Review: Minty freshness from Salzburg's Demuja on Kry Wolf's evergreen SOS label. The title (and Majora's remix) track dives head first into the beat scene with a broken drum arrangement and synth tones so icy and unforgiving you'd be forgiven to think they're from Detroit. "Listen" follows with a much warmer synthetic salvo and classic house vocal snippets while "Square" is straight up jacking house that wouldn't go amiss in a Sneak or Farina showdown. Finally we hit "Just The Drums" wherein the switchy, sketchy samples and jitters wrap themselves around the beats so tightly they become the rhythm themselves.
Review: Currently celebrating their fifth birthday, Kry Wolf's Sounds Of Sumo is an imprint that knows it's on fire right now. This latest release sees them get behind 19 year-old Phrixus from Leeds, a young producer obsessed with all things bass. The three originals here all reveal a talent with real potential -from the minimal ghetto grind of "Ghost" and the jazz tom-tom attack of "Mood 2" to the moody dubstep of "Recluse". Remix-wise She's Drunk delivers a deliciously deep and percussive take on the title track and Mood 2 is pumped up into a clap-happy, peak time joint by Mendoza.
Review: Relative newcomer Majora, is a producer who loves division - he divided his time between Bath and Bristol and his sound between 'house, grime and garage'. He doesn't seem to extend this philosophy to record labels though, as he seems to be happy residing with Sounds Of Sumo, who give us a new release package. The title track is thick, gloopy jazz-step meets wobble (turned into heavy 4x4 by Spoils and campy speed garage by Conducta) and "Tech Leopard" takes things even deeper for a deliciously tropical head-nodder (turned raucous carnival jam by Doctor Jeep). Boom!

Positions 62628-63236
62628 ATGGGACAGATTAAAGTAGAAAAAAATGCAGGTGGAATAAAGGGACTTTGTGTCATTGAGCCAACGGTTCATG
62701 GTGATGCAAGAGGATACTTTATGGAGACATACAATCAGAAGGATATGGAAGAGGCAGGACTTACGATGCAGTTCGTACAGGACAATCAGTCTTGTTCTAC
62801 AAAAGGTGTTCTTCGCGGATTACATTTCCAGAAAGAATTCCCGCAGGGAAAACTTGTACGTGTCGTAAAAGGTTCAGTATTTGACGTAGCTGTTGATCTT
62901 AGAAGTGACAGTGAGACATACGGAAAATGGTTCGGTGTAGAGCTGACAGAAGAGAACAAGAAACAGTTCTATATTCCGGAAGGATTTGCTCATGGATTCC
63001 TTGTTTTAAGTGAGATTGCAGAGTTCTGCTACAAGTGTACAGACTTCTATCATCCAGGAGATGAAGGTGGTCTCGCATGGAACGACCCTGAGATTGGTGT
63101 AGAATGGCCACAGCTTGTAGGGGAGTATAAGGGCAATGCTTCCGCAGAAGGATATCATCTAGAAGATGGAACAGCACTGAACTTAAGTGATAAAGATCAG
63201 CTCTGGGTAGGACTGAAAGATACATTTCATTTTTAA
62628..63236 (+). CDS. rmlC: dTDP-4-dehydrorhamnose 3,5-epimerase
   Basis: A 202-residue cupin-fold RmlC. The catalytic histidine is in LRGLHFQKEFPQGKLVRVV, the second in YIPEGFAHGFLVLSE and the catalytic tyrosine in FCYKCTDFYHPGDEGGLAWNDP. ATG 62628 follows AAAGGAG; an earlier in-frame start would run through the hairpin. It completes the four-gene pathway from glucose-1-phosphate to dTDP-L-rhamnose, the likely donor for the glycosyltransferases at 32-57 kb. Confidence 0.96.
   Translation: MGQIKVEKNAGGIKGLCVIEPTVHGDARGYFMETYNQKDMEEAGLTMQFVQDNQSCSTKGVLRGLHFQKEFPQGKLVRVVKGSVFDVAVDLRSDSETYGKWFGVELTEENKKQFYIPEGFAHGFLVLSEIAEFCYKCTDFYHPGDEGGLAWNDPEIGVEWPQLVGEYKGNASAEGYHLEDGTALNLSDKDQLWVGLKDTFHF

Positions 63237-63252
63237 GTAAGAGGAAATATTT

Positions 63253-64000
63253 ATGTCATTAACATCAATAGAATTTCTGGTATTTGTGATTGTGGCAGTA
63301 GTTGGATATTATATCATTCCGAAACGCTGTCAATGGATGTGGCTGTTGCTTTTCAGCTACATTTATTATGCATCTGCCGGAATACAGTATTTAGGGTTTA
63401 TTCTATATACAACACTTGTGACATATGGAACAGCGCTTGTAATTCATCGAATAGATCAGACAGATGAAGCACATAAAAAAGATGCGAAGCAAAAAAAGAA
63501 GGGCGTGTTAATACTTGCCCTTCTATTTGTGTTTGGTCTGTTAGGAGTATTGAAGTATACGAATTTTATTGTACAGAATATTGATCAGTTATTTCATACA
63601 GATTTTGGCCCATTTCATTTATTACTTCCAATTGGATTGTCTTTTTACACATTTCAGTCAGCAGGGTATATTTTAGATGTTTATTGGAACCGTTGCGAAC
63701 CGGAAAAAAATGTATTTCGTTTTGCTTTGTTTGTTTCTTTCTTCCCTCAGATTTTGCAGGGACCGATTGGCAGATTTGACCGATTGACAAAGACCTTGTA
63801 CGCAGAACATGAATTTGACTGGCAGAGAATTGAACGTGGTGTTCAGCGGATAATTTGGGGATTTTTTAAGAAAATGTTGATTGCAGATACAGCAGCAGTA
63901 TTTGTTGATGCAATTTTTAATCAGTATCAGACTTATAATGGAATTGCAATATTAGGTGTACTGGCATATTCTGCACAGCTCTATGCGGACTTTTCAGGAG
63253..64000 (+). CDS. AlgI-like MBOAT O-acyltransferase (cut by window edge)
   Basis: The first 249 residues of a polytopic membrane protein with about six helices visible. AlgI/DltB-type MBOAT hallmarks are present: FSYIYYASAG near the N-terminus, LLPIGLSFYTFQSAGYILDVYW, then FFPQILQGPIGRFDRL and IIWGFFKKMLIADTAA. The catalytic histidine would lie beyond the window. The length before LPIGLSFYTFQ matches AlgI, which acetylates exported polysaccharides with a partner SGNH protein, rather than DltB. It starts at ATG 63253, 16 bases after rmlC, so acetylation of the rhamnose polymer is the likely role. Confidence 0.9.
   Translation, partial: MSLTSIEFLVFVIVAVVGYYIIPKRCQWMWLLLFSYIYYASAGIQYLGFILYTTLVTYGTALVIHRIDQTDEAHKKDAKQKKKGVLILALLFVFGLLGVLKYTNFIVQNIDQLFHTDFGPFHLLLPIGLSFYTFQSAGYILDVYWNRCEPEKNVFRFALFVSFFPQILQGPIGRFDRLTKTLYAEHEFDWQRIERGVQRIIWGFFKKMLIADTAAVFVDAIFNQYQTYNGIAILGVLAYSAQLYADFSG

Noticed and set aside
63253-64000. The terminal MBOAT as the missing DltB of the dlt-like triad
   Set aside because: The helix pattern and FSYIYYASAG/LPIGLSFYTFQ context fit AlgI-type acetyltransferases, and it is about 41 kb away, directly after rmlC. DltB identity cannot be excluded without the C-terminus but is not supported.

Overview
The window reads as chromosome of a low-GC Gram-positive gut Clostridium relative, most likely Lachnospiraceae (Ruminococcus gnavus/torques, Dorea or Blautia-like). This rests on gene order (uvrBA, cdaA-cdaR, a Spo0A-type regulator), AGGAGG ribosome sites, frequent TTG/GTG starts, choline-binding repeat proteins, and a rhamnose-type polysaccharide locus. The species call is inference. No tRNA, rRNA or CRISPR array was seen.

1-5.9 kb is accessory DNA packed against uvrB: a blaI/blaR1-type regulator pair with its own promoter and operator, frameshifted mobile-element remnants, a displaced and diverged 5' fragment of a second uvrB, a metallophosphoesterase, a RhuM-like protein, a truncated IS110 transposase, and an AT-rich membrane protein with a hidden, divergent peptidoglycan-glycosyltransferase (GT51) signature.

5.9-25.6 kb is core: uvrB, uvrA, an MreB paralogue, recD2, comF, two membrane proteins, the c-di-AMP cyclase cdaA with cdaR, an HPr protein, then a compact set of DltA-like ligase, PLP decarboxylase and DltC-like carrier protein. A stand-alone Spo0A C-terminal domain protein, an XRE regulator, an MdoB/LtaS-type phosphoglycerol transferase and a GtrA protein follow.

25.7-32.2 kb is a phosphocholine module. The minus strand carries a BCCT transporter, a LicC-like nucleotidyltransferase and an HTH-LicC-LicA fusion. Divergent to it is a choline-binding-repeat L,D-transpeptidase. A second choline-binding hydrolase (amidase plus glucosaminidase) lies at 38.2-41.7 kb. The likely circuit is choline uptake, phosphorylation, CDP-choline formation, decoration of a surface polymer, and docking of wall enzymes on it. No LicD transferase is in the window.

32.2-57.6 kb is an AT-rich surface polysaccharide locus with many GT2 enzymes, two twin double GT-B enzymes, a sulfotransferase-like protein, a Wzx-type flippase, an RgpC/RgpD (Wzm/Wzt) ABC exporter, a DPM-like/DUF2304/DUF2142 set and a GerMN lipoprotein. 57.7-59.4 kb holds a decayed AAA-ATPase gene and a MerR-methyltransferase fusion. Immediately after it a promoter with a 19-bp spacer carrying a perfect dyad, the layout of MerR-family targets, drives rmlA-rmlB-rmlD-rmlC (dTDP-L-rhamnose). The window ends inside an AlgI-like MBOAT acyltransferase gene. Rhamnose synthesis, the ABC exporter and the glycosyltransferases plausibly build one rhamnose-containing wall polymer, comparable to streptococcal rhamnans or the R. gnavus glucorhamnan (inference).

Review: Kry Wolf's Sounds Of Sumo celebrate five years of prize fighting with this superb 14-track newness of an opus. With cuts from some of the label's most distinctive members and new faces alike, the collection seeps freshness from every twist and turn... Bondax's silky two-step twist of Mak & Pasteman's "Heat", Somepoe's super-sharp-stepper "Late Night Bootie", the deep dubby tech squiggles of Tony Goods' "2 Scoops", Tee Circus's dangerously overweight warp session "Plus 8". The list goes on. Versatile, creative and overwhelmingly funky, here's to another five years.
Review: Berlin's Mendoza has teamed with Sounds of Sumo for his latest ghetto-tinged bomb, "The 9 Years of Fame". The sizzling title track, which manages to marry pad-heavy 90s rave and tropical bass 'choruses', has already been hyped by Monki on her Radio 1 show. It's also remixed into a killer rolling bassline house by labelmate Sui Generis. Elsewhere "Dggr" is bassy and melodic UKF and "Apollo" is an excellent slice of smoky late night house.
Review: After a few outings on Holland's Rush Hour and Field Recordings respectively, Sui Generis steps up to Sounds Of Sumo with another dose of airy, excursive house. Title track "You Got Me" is the choice cut here, where shuffling percussion shots meet grizzled low-end in a fight to the death. Be sure to also check "Bright Night" for a true lesson in jackin', and NY legend DJ Q's remix of the title track - top notch funk stompers!
Review: Sounds Of Sumo is fast becoming a prized name within the bass music spectrum, and it's thanks to the label's ability to find new and exciting producers from all over the globe. Majora, a newcomer with just a string of releases to his name, drops two hot new floor-nfillers backed by a even more scorching selection of remixers. "Exactly" and "Don't Watch" are both at the crossroads between house and bass, where Majora proceeds to deliver a slap-funk 4/4 groove over gnarly percussion shots. Over to the remixes, Flava D, Tanka and Boean all have a go at "Exactly", the former of whom gives us the standout, a gnarly, shuffling garage tune for the peak-time hours.
Review: According to the blurb provided by Sounds of Sumo, Tapok is a "mysterious new artist". Whoever he or she is, the revivalist two-step garage fare offered up on this debut EP is rather tasty. Opener "Freedom" is particularly potent, with sub-bothering bass and cut-up female vocal samples riding a snappy but punishing two-step rhythm. "Just Say No" is a little sweeter, with jaunty organ keys, a bouncier groove and an early Todd Edwards feel to the production. The 4/4 inclined "Summer Magic" is excellent, too, with humid strings and swirling chords providing a little sun-kissed beauty. The package also contains a superb old skool jungle rub of "Freedom" by Kingsin, and a tropical tinged bruk-up rework of "Just Say No" by the Ange Numa Crew.